Grimsey Review calls for “write off” of £1.7bn Covid loan debt for indie retailers

Grimsey Review calls for
The Treasury has said it was already providing further support and flexibility in loan repayment.
// New Grimsey Report shows that borrowing for indie retailers through Bounce Back Loans estimated to be £1.7bn
// Before the pandemic, borrowing figures stood at £483m
// This means indie retailers now owe four times as much as they did one year ago and were now at risk without gov’t help

Independent retailers face a “mountain of debt” after taking on Covid support loans during the pandemic and now need government help to survive, according to an influential independent review.

According to the latest Grimsey Report titled Against the Odds, conducted by former Wickes and Iceland boss Bill Grimsey, small and/or independent retailers now owe four times as much as they did one year ago.

The report also states pre-pandemic borrowing for independent retailers was £483 million, with extra borrowing through Bounce Back Loans estimated to be £1.7 billion.


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The debt mountain had soared because small shops coped with the Covid-19 pandemic by taking on government-backed loans that would not normally have been granted, based on their finances.

Grimsey’s review calls for the government to write off some debt, and warned that without help the UK would a fresh wave of store closures and job losses this autumn.

“Our high street independents have experienced a new-found appreciation during lockdown,” Grimsey said.

“But they’ve also been forced to take on government-backed loans, which they would not have normally been able to get because their balance sheets wouldn’t allow it.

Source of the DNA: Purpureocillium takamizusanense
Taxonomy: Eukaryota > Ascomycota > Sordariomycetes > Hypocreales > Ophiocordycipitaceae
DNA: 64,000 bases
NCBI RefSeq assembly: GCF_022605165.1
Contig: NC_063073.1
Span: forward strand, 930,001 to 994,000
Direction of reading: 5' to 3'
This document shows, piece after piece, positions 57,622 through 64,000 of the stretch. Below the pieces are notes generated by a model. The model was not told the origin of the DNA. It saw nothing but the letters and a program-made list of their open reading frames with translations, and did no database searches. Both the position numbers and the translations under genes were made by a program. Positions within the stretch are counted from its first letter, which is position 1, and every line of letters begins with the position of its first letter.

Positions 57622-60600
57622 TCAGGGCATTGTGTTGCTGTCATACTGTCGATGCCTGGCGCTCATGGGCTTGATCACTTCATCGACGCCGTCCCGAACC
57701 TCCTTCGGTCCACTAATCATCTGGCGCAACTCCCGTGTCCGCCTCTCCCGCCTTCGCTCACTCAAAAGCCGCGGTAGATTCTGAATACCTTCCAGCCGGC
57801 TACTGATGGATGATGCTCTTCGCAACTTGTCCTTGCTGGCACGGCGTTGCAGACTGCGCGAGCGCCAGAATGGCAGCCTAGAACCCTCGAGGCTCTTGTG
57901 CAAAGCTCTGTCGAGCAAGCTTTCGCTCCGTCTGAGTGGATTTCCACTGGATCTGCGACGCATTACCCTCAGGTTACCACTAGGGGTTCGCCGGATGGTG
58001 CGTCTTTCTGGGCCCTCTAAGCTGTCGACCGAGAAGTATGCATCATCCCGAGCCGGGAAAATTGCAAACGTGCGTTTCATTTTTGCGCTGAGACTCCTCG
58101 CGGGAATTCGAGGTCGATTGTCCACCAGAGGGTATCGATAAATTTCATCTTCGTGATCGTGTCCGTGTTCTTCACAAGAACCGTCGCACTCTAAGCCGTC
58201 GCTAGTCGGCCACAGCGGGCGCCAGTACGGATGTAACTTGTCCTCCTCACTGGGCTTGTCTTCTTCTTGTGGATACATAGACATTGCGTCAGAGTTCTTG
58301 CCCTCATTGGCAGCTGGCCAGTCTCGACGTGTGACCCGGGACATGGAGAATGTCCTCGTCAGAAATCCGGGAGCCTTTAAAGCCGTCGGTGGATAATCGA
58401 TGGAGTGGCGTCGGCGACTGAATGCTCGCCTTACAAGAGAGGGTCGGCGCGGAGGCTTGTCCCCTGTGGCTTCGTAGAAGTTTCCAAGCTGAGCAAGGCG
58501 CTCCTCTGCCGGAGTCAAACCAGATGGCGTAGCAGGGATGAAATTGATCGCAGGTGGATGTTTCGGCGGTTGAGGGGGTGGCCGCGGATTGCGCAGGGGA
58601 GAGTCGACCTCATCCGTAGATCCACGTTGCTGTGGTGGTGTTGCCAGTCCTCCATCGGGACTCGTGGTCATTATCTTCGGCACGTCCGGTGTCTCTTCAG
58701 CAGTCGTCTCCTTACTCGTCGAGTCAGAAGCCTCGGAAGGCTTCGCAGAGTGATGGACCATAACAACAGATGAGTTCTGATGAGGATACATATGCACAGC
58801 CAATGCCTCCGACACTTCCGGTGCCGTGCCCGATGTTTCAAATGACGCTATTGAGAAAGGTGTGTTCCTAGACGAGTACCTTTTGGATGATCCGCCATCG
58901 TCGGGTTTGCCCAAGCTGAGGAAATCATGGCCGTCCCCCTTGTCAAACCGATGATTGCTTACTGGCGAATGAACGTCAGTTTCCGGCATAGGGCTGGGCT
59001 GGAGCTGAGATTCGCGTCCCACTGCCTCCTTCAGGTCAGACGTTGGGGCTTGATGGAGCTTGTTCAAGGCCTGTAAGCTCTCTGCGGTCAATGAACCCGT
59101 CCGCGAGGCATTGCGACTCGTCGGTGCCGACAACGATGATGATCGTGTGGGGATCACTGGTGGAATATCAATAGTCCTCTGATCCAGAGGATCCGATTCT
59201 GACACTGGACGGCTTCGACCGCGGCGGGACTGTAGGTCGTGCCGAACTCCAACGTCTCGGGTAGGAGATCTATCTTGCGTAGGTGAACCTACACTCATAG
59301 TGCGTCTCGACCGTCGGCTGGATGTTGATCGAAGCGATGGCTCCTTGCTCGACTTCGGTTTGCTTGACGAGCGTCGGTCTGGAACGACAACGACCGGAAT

“Now they are struggling to manage a mountain of debt and need help.”

He added: “Britain is at a crossroads and the pandemic has brought about sweeping changes that will make a decisive break with a traditional high street model.

“But we can’t build our way out of trouble. To unlock the potential of our high streets, we need to focus on people, partnerships and communities as well.

“That means protecting small businesses. It means supporting a new breed of digitally savvy entrepreneurs and making high streets a testbed for new thinking.

“And it means promoting high standards and regulating key sectors such as hair and beauty.

“Britain needs a social recovery to lock in an economic one and our high streets should lead by example.”

The Treasury has said it was already providing further support and flexibility in loan repayment.

The latest Grimsey Report reviewed the published accounts of every UK independent business across the retail, services and hospitality sectors with total assets of £250,000 or less.

Last year, Grimsey said nearly half of retailers were in danger of “going bust” even before the pandemic, but a boom in online shopping had hastened the process, adding the “old high street is finished”.

with PA Wires

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1 COMMENT

  1. For smart retailers who managed the lock-down as well as they could, cancelling forward-ordered stock, selling off current stock online, using the loan scheme, using the furlough system for themselves as well as their staff, as well as the mortgage support system, I suspect the majority of the debt they are in will be from having to pay landlords.

    Landlords have had it so good for so long, having earnt great incomes for selling money for old rope. They are a key part of the reason for demise of the high street, so isn’t it time landlords took a hit, or is that just too much to ask? The government have done enough to support most businesses (not all), but of course it’s up to the government to seek some recourse from landlords, using legislation to significantly reduce rents over the coming years so that retailers can recover the overpayment. Would any British politician have the foresight or guts to do this, well I can think of some advisors who would, but not MP’s I can say with some confidence.

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